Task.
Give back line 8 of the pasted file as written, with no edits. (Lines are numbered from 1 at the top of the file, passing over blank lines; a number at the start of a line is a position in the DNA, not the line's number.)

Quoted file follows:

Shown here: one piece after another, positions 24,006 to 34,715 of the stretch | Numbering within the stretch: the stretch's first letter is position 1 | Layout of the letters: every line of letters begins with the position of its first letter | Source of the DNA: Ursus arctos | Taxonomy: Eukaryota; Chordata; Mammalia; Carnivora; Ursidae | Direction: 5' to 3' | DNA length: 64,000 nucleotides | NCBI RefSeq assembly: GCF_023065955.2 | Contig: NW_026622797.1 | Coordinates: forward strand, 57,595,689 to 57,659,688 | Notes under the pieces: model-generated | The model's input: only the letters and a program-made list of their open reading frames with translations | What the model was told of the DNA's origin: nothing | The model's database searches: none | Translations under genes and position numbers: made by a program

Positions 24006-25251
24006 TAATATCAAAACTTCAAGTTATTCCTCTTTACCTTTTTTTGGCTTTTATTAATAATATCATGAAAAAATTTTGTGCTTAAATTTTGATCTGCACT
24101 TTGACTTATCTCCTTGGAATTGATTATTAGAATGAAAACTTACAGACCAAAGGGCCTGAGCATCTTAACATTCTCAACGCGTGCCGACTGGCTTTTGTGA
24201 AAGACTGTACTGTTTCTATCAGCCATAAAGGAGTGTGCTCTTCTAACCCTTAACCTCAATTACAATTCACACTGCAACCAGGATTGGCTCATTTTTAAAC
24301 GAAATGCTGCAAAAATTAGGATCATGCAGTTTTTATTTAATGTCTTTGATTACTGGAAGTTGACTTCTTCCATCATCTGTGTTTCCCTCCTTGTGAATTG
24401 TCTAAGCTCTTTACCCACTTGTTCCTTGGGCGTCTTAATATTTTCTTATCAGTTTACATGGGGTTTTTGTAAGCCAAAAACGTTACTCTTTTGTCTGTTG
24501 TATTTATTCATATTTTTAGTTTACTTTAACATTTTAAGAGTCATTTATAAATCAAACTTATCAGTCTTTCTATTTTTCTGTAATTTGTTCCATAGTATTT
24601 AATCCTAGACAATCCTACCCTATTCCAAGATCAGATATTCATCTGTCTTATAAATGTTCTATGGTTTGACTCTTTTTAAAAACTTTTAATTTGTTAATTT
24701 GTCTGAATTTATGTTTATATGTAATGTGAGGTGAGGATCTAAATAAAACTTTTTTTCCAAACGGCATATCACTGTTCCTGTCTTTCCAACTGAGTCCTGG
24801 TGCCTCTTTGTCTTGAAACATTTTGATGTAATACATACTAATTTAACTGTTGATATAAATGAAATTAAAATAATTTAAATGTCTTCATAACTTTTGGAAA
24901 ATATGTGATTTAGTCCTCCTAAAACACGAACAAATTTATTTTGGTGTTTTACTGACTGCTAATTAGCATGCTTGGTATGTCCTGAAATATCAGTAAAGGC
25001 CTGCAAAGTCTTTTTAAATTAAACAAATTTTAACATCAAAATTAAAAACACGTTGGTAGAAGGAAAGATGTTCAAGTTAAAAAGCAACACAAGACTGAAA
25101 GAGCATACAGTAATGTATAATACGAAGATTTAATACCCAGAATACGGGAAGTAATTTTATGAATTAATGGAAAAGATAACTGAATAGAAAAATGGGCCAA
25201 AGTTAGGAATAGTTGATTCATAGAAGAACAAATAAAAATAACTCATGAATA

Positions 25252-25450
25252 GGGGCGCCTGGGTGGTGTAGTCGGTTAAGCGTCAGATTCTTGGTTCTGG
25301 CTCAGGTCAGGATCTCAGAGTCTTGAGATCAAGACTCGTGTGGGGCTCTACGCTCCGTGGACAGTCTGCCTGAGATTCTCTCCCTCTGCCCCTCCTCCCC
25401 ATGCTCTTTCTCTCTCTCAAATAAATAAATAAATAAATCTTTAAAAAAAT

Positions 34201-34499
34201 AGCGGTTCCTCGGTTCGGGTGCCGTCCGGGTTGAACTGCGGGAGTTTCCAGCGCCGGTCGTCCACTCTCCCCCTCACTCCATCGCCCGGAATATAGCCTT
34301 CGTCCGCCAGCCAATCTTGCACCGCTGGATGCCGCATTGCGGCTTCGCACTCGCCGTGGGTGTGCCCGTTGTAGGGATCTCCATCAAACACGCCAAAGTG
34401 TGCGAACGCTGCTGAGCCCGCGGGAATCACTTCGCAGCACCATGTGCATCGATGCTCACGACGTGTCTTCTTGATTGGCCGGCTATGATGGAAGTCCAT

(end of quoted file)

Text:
24501 TATTTATTCATATTTTTAGTTTACTTTAACATTTTAAGAGTCATTTATAAATCAAACTTATCAGTCTTTCTATTTTTCTGTAATTTGTTCCATAGTATTT